Excellence and Sufficiency of Divine Power
"Now to him that is of power to establish you" (Rom. 16:25). This is not a petitionary prayer, but the adoration of Deity. No request is made for the saints, but God is exalted before them. The apostle begins by reminding us of the excellency and sufficiency of the divine power. He had concluded his introduction to this epistle by affirming "the gospel of Christ... is the power of God unto salvation to every one that believeth" (Rom. 1:16). Now he points out the believer is equally dependent upon God’s power for his establishment. Christians cannot establish themselves, nor can their ministers establish them; the one or the other may use the appointed means, but they cannot ensure success. God alone can make them effectual to any of us. But blessed be His name, He can do so, for "God is able to make all grace abound toward you; that ye, always having all sufficiency in all things, may abound to every good work" (2 Cor. 9:8). Note that the word able includes disposition as well as capacity: He can, He will (cf. Rom. 4:21; Eph. 3:20).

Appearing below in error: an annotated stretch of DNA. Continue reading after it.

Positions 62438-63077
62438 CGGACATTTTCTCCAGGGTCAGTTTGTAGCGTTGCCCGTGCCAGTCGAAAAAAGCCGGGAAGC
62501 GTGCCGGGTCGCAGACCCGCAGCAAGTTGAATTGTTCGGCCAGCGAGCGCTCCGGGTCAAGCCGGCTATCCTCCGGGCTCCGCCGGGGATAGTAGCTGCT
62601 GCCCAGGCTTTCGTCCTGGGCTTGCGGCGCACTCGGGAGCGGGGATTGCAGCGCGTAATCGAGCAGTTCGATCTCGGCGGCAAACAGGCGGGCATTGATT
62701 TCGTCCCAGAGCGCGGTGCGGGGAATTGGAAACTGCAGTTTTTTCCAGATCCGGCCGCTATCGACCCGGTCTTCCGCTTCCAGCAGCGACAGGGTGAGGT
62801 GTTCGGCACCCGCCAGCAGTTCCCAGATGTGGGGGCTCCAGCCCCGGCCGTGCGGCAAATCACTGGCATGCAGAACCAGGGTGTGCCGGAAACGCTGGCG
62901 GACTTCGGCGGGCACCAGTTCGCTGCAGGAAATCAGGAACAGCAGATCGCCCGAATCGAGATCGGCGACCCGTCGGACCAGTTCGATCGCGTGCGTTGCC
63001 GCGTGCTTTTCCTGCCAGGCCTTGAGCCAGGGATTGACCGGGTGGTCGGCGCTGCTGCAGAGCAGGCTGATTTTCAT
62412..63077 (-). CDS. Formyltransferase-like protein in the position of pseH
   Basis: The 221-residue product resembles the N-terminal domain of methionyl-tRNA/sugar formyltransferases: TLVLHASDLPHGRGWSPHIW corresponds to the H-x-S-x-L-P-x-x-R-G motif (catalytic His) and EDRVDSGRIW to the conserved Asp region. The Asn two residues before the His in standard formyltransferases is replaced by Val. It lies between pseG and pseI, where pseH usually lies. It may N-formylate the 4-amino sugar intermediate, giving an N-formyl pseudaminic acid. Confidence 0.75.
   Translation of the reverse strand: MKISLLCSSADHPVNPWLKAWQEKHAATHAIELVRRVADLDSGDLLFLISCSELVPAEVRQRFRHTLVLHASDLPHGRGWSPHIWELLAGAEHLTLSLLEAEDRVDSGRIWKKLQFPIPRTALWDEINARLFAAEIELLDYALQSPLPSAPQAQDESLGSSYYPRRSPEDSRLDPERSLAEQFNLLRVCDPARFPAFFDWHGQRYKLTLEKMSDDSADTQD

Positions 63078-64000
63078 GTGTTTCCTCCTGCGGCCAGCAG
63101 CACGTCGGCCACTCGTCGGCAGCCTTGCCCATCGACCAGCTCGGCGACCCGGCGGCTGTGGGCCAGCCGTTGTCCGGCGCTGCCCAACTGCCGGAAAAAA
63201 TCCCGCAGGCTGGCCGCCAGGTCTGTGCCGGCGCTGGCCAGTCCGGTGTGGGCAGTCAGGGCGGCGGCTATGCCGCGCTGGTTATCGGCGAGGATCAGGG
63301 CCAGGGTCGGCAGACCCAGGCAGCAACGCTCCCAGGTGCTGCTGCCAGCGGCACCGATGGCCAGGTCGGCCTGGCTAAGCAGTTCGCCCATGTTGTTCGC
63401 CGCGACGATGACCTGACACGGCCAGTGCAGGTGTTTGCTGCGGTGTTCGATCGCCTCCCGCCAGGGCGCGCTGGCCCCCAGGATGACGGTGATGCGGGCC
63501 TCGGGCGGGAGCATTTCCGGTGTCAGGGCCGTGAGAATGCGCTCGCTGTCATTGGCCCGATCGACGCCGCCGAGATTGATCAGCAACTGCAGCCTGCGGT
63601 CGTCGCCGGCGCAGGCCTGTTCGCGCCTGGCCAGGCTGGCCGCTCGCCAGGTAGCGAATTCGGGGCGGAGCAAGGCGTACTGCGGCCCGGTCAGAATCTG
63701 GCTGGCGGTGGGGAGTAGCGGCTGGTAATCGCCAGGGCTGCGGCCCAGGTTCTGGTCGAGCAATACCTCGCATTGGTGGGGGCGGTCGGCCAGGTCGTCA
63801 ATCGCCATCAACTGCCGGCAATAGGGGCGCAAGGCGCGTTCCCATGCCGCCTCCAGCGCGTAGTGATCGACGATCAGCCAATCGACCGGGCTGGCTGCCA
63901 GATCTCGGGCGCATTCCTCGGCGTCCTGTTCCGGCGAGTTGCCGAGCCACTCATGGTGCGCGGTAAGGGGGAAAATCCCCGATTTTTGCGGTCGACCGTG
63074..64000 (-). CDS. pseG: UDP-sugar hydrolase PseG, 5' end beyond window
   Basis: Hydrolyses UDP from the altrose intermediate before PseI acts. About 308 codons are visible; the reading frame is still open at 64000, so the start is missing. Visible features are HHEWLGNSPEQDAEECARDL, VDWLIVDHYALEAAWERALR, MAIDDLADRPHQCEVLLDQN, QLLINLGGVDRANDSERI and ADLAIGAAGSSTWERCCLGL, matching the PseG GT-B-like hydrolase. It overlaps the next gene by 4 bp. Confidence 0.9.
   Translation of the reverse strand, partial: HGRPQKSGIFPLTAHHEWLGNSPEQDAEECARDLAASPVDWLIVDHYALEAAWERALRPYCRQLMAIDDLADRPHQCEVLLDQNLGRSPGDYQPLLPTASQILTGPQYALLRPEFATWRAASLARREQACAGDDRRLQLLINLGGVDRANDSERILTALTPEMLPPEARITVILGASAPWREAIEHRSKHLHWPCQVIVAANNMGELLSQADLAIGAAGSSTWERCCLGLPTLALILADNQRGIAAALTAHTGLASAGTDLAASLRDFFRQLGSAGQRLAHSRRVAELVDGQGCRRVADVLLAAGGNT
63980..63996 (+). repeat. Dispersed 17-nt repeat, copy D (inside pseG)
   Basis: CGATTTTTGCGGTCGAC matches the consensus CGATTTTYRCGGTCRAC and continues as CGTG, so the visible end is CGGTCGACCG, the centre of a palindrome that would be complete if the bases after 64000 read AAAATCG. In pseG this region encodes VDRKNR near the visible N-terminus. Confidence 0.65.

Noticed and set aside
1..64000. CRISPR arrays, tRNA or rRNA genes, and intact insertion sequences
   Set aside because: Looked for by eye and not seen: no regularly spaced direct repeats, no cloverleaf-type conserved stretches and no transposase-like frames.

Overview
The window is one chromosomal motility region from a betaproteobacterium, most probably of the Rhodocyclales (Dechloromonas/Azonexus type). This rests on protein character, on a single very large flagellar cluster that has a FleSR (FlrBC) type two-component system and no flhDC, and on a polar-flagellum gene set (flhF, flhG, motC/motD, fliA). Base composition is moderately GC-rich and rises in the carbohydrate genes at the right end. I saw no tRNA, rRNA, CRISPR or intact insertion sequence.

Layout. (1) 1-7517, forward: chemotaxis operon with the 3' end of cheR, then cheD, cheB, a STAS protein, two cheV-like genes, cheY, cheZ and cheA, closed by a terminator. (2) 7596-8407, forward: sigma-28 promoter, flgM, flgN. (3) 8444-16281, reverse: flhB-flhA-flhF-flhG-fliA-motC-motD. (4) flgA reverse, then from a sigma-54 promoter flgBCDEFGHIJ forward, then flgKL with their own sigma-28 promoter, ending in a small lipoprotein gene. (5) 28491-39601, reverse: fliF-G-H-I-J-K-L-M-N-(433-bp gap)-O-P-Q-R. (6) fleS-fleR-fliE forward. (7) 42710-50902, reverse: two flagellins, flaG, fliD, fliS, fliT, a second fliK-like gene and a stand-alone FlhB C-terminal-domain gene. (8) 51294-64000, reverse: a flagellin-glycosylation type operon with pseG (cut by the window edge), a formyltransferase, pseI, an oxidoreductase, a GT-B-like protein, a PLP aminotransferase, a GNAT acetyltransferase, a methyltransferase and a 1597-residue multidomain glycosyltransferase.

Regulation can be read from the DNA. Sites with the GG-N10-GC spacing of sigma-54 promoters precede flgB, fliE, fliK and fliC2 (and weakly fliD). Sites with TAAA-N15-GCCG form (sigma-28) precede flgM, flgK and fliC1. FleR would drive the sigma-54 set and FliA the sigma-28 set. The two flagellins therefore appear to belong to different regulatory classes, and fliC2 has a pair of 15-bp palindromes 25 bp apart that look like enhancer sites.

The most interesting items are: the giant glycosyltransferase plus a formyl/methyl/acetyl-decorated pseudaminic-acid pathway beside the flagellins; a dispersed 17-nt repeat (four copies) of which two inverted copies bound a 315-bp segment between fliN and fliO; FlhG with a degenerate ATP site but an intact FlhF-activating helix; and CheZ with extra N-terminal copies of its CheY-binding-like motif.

The Greek word translated "stablish" (sterizo) is rendered "set steadfastly" in Luke 9:51 and "strengthen" in Luke 22:32 and Revelation 3:2. It means "to thoroughly establish," "to make rooted and grounded in the faith" (Col. 1:27) both in heart (1 Thess. 3:12) and in walk (2 Thess. 2:17). This is a duty incumbent upon us, for we are expressly bidden, "Stablish your hearts" (James 5:8). But because we are not sufficient for such a task, God has graciously made the promise: "But the Lord is faithful [though we are unfaithful], who shall stablish you, and keep you from evil" (2 Thess. 3:3). Though it be our privilege and obligation to study the Word, to grow in grace and in the knowledge of the Lord Jesus, yet so strongly are our hearts influenced by sin, so dull is our understanding and so feeble is our love, that the working of God’s power is required to preserve us. Not only were we unable to bring ourselves into the faith but we cannot continue in it without divine strength. Because of our proneness to apostatize, the subtlety and strength of our spiritual enemies, the evil of the world in which we live, God’s power alone can keep us (cf. Jude 24).